By HARRIET PROTHRO PENROD
I first met Dr. Phillip Rozeman over 20 years ago when I wrote the cover story for Forum News about the Alliance for Education. Recently, I’ve seen him at various events throughout the city – including the Community Foundation of North Louisiana’s “Community Counts” press conference and the inauguration of Shreveport Mayor Tom Arceneaux.
We met for lunch at Notini’s Restaurant in Bossier City to catch up on everything he’s been up to since our first interview all those years ago.
If Phillip A. Rozeman’s life was defined solely by his success as a cardiologist, he has enjoyed an incredibly full and prosperous life.
It would be enough to make most people satisfied – and proud.
But Dr. Rozeman is not like other people. There aren’t many people like him.
Born and raised in Shreveport, he graduated from LSU Medical School in 1979 and did his internship, residency, and fellowship at the Medical University of South Carolina and then was on staff at Oak Ridge (Tennessee) Cardiology.
The soft-spoken, unassuming doctor could have started his cardiology practice anywhere he – and his wife, Alma — desired.
Halfway through his year in Tennessee, Alma wanted to come home. So, in 1985, they returned to Shreveport and Rozeman began a 30+ year experience in interventional, invasive, and noninvasive cardiology.
He co-founded Cardiovascular Consultants/Willis-Knighton Cardiology and founded the Minden Heart and Vascular Center (where he served as Chief of Staff).
At Willis-Knighton, Rozeman pioneered coronary stenting and dual-chamber pacemakers and served as both Chief of Staff of Internal Medicine and Chief of Staff of the entire Health System. He has served as president of the Shreveport Medical Society (NWLA Medical Society) and received the Louisiana State Medical Society Community Service Award, the Northwest Louisiana Medical Society Distinguished Service Award, and the American Cancer Society Distinguished Service Award.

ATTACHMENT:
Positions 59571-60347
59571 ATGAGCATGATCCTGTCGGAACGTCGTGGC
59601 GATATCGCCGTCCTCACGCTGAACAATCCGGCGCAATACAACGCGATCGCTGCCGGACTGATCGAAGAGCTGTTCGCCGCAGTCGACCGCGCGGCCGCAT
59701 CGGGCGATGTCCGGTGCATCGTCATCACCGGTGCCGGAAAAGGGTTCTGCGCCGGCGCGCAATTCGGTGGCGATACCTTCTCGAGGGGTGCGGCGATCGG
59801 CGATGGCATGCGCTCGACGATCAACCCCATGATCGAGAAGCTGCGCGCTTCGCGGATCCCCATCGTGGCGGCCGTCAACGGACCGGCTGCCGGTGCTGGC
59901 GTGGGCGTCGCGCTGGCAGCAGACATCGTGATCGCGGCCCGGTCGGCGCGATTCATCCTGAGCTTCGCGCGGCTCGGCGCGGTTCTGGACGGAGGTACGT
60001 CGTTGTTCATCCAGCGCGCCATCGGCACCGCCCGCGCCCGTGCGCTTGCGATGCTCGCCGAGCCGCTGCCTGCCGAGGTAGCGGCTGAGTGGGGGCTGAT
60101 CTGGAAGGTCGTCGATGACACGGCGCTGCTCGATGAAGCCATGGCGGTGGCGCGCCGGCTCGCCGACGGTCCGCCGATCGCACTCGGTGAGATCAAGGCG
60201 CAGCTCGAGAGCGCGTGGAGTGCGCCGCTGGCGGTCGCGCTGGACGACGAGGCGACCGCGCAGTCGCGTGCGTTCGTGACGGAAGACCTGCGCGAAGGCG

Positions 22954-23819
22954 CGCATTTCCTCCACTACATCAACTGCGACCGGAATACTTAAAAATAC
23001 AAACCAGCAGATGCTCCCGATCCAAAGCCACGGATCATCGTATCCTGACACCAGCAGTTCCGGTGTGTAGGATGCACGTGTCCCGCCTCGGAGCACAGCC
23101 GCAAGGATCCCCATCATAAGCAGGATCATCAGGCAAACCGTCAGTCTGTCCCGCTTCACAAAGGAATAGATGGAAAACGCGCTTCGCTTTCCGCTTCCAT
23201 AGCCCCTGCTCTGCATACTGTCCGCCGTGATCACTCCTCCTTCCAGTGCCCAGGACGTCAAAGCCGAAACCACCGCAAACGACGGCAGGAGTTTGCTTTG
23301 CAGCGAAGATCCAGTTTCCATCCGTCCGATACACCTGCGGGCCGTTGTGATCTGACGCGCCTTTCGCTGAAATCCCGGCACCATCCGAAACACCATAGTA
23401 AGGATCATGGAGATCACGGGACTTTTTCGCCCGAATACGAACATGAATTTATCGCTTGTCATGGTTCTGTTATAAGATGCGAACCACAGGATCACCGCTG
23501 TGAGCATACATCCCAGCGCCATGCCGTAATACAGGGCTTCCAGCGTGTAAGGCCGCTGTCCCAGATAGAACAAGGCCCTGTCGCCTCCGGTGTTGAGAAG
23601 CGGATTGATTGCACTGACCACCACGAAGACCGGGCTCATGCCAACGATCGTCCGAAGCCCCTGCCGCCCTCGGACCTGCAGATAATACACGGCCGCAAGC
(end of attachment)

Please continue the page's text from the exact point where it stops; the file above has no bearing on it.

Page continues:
He has been named one of “America’s Top Cardiologists” by Consumer Research Council.
Rozeman has achieved just about all there is to achieve in the field of cardiology.
For most people – and doctors – that would be enough. But Rozeman learned a lesson from his mother that influenced him to do even more.
“She taught us: ‘Don’t be so involved in yourself – do things for other people,’” Rozeman says of his mother, who worked as a school nurse and counselor. “She took care of everybody’s problems. She taught us that life is not really worth living – it’s meaningless — if you’re just living it for yourself.”
He took that lesson to heart and, by doing so, has made an impact in the community that equals his dedication to healthcare.
“Two things that are the main drivers about my work in the community are 1) if working on this issue has the potential of creating greater opportunity for others and 2) whether this work is God’s will for my life,” explains Rozeman.
“In that regard, it has to follow the great commandment of ‘loving your neighbor as you do yourself.’”
When Rozeman wanted to create the Alliance for Education almost 25 years ago, he went to visit his friend Bob Hamm – the president/CEO of Berg, Inc., and a tireless community leader.
“That guy encouraged me to do anything,” he says of Hamm. “I went to talk to him before I started the Alliance for Education. He put in money and joined. He got me on the Board of the (Greater Shreveport) Chamber of Commerce and the Board of the Louisiana Committee of 100.”